Early this Monday morning, Meghan Markle and Prince Harry announced on the Kensington Palace Twitter account that they are expecting a baby next spring. The news has us all BIRGing.
The acronym is a psychological term that stands for “basking in reflected glory.” First documented in 1970s sports research headed by Robert Cialdini, Ph.D., it describes a common psychological response to successful, happy news about a group or notable person you identify or associate yourself with — be that a sports team, political group, or particularly relatable Duchess.
I spoke with Elizabeth Delia, Ph.D., a professor at University of Massachusetts Amherst’s Isenberg School of Management who has done research on BIRGing, about the phenomena, which she explained as a self-esteem mechanism where individuals affiliate themselves with successful others. “While the concept was termed in a sport setting,” she noted, “it is possible to BIRG in just about any context.”
Cialdini’s research showed that after a sports team won a game, fans would more frequently use the word “we” to describe the team’s exploits, and would more frequently don that team’s apparel. They were connecting themselves to the success of their team, and that connection increased their self-esteem.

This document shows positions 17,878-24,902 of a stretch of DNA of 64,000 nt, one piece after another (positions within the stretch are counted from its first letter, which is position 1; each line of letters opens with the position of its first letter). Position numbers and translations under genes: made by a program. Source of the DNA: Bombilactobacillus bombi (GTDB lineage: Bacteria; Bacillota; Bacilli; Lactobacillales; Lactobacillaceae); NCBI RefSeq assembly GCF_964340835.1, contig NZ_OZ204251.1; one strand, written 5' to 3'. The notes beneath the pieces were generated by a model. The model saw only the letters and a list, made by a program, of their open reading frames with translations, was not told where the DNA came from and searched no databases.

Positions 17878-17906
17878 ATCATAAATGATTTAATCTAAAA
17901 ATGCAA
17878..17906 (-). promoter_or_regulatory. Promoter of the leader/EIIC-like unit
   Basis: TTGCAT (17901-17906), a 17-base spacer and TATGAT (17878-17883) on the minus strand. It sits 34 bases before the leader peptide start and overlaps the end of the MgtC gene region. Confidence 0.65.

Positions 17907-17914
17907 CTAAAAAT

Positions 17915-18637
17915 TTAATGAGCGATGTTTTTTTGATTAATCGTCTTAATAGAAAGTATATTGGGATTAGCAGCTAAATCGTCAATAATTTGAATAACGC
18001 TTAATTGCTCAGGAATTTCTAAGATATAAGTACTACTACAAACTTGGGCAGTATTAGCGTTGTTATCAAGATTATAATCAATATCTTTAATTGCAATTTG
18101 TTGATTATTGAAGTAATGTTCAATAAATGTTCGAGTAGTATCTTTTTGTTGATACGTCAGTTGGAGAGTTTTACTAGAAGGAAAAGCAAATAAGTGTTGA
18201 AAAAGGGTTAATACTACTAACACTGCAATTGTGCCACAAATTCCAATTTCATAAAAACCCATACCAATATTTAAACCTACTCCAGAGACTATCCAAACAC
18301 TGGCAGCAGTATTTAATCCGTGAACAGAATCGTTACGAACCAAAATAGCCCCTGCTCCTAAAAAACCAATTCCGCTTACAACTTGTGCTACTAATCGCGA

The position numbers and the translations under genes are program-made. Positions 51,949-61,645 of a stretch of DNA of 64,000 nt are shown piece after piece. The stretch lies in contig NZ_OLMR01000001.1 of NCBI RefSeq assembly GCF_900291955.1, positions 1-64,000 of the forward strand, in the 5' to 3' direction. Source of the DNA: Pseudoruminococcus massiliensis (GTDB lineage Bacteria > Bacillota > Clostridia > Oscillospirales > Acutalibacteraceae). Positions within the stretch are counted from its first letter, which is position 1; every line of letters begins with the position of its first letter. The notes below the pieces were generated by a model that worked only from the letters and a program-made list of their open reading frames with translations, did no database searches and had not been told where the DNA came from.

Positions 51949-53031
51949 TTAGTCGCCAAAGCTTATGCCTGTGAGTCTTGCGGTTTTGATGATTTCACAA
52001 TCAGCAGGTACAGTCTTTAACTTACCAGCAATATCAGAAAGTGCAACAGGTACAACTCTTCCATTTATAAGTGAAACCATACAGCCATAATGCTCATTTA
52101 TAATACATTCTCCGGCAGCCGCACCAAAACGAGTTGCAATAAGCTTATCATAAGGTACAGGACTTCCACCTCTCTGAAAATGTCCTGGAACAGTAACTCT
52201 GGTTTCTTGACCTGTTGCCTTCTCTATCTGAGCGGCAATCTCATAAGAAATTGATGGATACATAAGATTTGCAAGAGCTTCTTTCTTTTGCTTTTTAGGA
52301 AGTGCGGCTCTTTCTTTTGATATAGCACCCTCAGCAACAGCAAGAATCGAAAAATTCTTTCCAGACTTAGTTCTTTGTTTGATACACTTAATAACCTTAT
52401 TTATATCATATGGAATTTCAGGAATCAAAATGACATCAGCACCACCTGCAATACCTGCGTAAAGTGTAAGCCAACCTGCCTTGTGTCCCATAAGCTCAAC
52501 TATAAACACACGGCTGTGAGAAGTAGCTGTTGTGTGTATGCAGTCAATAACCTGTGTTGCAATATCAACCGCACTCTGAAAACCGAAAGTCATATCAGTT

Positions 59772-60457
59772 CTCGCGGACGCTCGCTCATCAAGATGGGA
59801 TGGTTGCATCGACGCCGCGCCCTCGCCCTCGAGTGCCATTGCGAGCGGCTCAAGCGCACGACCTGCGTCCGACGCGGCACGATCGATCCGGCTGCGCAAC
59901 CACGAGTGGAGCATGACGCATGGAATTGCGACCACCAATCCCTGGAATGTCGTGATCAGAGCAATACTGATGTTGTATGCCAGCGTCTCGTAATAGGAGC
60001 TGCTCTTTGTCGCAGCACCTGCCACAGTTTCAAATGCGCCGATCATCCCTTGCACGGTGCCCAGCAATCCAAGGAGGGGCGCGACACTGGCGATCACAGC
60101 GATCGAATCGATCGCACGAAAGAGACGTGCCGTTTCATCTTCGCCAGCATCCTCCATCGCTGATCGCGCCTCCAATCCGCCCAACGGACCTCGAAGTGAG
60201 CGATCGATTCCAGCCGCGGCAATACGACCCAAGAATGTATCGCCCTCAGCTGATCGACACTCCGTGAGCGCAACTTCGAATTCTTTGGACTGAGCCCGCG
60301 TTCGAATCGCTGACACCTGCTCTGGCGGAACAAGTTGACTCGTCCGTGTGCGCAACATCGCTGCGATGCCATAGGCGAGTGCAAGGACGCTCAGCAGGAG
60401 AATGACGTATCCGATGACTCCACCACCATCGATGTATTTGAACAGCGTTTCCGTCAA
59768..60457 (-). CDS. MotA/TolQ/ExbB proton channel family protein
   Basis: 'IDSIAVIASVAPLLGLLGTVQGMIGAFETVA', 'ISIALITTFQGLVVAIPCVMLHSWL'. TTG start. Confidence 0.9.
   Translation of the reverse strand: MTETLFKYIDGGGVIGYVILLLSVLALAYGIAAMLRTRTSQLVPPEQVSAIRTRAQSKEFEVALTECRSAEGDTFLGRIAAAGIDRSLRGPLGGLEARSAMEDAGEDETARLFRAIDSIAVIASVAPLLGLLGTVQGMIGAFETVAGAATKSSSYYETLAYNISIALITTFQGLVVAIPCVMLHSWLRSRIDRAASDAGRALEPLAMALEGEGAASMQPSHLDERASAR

A similar process can apply in the context of a celebrity happening like the royal pregnancy. Delia explained that a BIRGing-induced self-esteem boost is likely for anyone “who closely follows the royal family,” or identifies with either party, including those in the United States who were happy to see an American marry Prince Harry.
BIRGing and the self-esteem boost it provides, according to Delia, are good things. And it’s natural for the feelings to ebb and flow. “The news of the royal couple’s pregnancy will lessen in a few days, and so will that boost in self-esteem,” she says, but we can expect a reprise of the happy feelings as the pregnancy progresses. “The BIRGing will likely spike again as people receive news and see pictures throughout Meghan’s pregnancy, and of course, when their baby is born,” Delia explains.
Because BIRGing increases self-esteem, it brings us happiness, says Delia. “Our self-esteem is derived mostly by our own identities — who we are, how we see ourselves — but BIRGing is a nice bonus” that Delia likens to “the cherry on top of a sundae.”
So today, here’s to Meghan Markle, Prince Harry, their little one on the way and our cherry on top. We’ll be rooting for them and waiting for those baby photos!
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